I have spent much of the last week reading a 189-page report issued jointly by the U.S. Food and Drug Administration and Health Canada, with the dry title, “Joint FDA/Health Canada Quantitative Assessment of the Risk of Listeriosis from Soft-Ripened Cheese Consumption in the United States and Canada”. The reading is as dry as the title suggests. It’s full of technical statistical and research terminology, terms like “risk characterization,” “sensitivity analysis,” “mitigation,” “rank correlation,” and on and on. What that meant was that I had to read everything two, three, and four times before I could begin to make sense of it. But the more I read, the more upset I became, because I realized this is a very important document, one that could have a huge effect on food availability. If the authors of this report are successful in accomplishing what they want to accomplish with brie and camembert cheeses, you can be sure they will continue on to other kinds of cheese, and then other entire categories of food products, in their endless search for supposedly serious pathogen dangers. Equally troubling, the FDA considers this report ”science based and transparent,” when it is anything but. I wrote the following analysis to try to get my thoughts down in an orderly way. I encourage you, after you’ve read my assessment, to try your own hand at reading the report, or at least the summary, and then to take the opportunity the FDA is offering to provide comments, and let the agency know in no uncertain terms what you think about this particular piece of literature. )
Nearly 15 years ago, a business book came out with the strange title, Who Moved My Cheese?
It was the story of mice in search of cheese that had disappeared, a parable about how people need to prepare for change, in their business and personal lives, and it became a huge best seller.
The parable may be playing out literally in real life before too long for raw milk soft cheese, if regulators in the U.S. and Canada have their way. A newly released 189-page report from the U.S. Food and Drug Administration and Health Canada concludes that there is “a 50- to 160-fold increase in the risk of listeriosis from a serving of soft-ripened raw-milk cheese, compared with cheese made from pasteurized milk.” As a result, the regulators suggest they want to see raw milk cheeses like camembert and brie either subject to unprecedented testing, processing similar to pasteurization, or else banned completely. I should note they also offer the option of doing away with the 60-day aging requirement for cheese, as a possible way to reduce the time pathogens have to multiply in the cheese, but it’s offered as kind of a straw man, since it “does not consider the effect of removing the regulation on the risk of illness from other pathogens…” (That risk assessment should be worth another few lengthy reports.)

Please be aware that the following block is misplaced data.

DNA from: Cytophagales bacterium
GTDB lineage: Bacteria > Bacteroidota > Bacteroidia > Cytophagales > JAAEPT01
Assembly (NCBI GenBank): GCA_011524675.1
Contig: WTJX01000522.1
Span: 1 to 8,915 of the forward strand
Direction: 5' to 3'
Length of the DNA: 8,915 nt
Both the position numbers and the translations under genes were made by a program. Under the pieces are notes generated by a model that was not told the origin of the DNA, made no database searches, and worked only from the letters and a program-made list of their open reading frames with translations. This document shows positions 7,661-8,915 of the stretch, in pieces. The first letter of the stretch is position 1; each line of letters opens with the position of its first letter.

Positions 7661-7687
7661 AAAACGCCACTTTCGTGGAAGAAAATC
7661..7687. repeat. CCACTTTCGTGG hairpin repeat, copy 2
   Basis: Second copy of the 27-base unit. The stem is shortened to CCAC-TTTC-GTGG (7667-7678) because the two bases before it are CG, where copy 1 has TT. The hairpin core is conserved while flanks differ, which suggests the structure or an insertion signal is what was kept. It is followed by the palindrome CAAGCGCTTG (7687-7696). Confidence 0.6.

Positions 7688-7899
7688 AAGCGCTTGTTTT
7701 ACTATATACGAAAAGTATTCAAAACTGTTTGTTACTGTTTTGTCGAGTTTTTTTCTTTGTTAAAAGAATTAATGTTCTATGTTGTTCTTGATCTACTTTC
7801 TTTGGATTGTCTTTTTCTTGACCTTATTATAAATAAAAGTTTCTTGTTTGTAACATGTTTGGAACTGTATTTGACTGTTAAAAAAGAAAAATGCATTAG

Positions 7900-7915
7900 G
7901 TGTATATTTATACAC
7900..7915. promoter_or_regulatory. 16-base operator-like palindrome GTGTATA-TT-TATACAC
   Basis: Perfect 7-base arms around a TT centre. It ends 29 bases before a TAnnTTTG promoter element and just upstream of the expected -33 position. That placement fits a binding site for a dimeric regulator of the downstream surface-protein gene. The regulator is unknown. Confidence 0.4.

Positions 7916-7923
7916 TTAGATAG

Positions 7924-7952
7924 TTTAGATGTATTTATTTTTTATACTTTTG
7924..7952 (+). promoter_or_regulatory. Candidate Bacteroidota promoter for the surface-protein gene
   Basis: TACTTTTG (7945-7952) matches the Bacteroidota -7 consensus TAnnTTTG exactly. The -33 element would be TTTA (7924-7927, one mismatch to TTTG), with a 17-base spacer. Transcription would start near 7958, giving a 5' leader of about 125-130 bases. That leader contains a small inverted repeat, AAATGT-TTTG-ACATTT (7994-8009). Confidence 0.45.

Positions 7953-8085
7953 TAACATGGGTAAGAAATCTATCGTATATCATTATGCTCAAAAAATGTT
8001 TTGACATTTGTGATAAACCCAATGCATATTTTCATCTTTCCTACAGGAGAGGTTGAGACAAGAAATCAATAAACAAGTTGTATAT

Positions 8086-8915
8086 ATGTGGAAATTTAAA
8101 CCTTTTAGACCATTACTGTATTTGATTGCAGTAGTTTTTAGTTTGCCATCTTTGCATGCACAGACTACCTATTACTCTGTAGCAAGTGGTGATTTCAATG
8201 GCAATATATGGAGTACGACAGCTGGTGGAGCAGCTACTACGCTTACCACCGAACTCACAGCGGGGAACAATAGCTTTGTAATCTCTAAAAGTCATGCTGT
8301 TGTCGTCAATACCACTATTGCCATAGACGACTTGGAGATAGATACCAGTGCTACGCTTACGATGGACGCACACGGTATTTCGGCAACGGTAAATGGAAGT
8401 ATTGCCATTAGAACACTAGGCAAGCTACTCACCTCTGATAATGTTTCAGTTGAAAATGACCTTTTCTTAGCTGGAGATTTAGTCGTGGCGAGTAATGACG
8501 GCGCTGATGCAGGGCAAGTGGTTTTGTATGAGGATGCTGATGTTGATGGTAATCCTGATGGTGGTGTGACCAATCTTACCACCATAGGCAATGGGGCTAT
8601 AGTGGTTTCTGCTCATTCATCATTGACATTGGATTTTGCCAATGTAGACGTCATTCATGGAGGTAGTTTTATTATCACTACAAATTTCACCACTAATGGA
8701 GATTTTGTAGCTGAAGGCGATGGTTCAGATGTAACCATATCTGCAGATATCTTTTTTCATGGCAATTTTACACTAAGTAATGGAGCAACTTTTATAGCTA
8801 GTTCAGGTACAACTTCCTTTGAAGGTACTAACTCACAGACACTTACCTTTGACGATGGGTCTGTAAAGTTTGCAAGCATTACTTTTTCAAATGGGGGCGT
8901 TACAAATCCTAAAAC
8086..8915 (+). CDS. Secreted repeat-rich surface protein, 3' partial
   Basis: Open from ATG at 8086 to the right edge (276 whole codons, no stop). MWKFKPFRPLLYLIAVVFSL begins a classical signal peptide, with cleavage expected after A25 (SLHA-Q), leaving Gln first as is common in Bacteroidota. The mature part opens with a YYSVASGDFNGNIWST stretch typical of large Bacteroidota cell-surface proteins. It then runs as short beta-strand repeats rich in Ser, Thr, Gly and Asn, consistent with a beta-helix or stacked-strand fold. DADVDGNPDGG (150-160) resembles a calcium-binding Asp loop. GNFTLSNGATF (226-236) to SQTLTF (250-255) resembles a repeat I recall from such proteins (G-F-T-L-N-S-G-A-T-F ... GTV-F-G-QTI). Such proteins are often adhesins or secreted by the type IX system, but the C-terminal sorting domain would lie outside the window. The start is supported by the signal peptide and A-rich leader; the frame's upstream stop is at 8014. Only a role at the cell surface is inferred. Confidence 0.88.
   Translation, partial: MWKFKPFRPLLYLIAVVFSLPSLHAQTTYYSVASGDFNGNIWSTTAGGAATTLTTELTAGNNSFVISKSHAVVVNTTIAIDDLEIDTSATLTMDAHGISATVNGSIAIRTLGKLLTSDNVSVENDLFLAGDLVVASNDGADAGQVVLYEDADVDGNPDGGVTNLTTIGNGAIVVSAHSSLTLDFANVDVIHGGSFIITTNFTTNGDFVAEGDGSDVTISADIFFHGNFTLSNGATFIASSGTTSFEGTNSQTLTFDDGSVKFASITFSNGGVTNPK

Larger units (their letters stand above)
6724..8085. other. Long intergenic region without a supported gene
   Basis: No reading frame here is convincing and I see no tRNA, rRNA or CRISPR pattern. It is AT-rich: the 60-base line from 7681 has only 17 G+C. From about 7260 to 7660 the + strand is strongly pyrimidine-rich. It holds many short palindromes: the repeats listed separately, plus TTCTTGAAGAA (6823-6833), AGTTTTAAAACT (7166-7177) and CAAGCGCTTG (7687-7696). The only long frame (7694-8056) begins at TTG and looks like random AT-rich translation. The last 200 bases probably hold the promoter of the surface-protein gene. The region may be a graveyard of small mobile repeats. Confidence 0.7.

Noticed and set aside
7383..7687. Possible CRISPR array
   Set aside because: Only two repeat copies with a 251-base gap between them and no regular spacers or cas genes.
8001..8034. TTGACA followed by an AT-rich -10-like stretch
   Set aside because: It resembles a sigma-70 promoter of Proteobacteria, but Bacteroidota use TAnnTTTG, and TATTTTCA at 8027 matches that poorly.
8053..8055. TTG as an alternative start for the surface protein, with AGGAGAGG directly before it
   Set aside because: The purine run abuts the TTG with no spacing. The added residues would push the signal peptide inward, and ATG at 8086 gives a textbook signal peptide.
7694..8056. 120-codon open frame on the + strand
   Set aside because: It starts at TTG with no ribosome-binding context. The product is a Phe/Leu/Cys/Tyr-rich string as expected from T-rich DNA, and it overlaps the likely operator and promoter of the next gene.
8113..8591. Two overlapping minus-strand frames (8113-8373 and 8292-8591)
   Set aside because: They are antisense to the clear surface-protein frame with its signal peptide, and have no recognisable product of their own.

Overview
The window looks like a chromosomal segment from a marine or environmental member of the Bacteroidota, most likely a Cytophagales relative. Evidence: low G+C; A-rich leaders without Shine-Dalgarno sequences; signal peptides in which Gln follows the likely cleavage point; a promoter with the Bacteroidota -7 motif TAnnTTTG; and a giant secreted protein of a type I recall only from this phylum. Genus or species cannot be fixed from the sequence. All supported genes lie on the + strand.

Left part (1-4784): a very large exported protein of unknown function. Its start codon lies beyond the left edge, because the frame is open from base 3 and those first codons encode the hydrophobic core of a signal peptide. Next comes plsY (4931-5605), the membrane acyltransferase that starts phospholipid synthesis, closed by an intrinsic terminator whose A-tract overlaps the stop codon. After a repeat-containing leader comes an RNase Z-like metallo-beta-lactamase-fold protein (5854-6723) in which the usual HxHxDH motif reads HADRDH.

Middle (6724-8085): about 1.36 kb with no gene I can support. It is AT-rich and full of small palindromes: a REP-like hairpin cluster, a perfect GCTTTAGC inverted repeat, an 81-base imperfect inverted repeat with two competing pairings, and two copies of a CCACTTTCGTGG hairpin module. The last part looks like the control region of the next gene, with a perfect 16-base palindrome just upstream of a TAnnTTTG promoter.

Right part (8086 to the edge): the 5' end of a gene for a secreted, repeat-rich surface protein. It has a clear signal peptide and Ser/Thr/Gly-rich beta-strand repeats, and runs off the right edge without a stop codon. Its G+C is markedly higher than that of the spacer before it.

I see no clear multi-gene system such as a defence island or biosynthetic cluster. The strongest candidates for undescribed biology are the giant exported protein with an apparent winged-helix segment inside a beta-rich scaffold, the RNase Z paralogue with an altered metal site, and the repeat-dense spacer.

The risk certainly sounds serious…until you read closely the full 189-page report and learn that the FDA-Health Canada conclusion about “a 50- to 160-fold increase in the risk” is based entirely on estimates and mathematical predictions, rather than real-life data on illnesses from the soft raw milk cheeses.
Even more remarkable, the actual real-life data presented in the report of illnesses worldwide from listeriosis in soft cheese over a 23-year period between 1986 and 2008 show not a single documented illness in the U.S. from listeriosis due to tainted brie or camembert. That data, in a table on page 17, documents four outbreaks of listeriosis in cheese in the U.S. over the 23-year period, but all four are from raw milk queso fresco cheese, a soft cheese served fresh, without being aged the required 60 days, and thus illegal in the U.S. (It gets made illegally, often in the Hispanic community, sometimes even mixed in bathtubs, which has earned it the nickname “bathtub cheese.”)
In Canada, two cheese-related outbreaks, which sickened 58 people, are attributable to “multiple types” of cheese.
Indeed, the researchers were only able to document 20 outbreaks of illness from listeria in all cheesesfrom all kinds of milk worldwide over the same 23-year period—less than one per year…and, according to the report, “half involved cheese made from unpasteurized milk.”
So in actuality, we’re talking about ten listeriosis outbreaks worldwide from raw milk cheeses over a 23-year period—a tiny number by any stretch of the imagination.
By way of comparison, the U.S. Centers for Disease Control documents more than 1,000 outbreaks, resulting in between 15,000 and 30,000 illnesses, from all foods each year in the U.S.
So, given the absence of a single documented illness from 60-day-aged soft raw milk cheeses over 23 years in the U.S., and just the possibility of a few dozen illnesses in Canada, how do the FDA and Health Canada come to their conclusion that such cheeses are up to 160 times more risky than pasteurized soft cheeses? As I recall my grade school math, zero times any number equals zero. The regulators do it via “mathematical / probabilistic modeling… to estimate the risk per serving of Camembert-like cheese in both countries,” according to the report.
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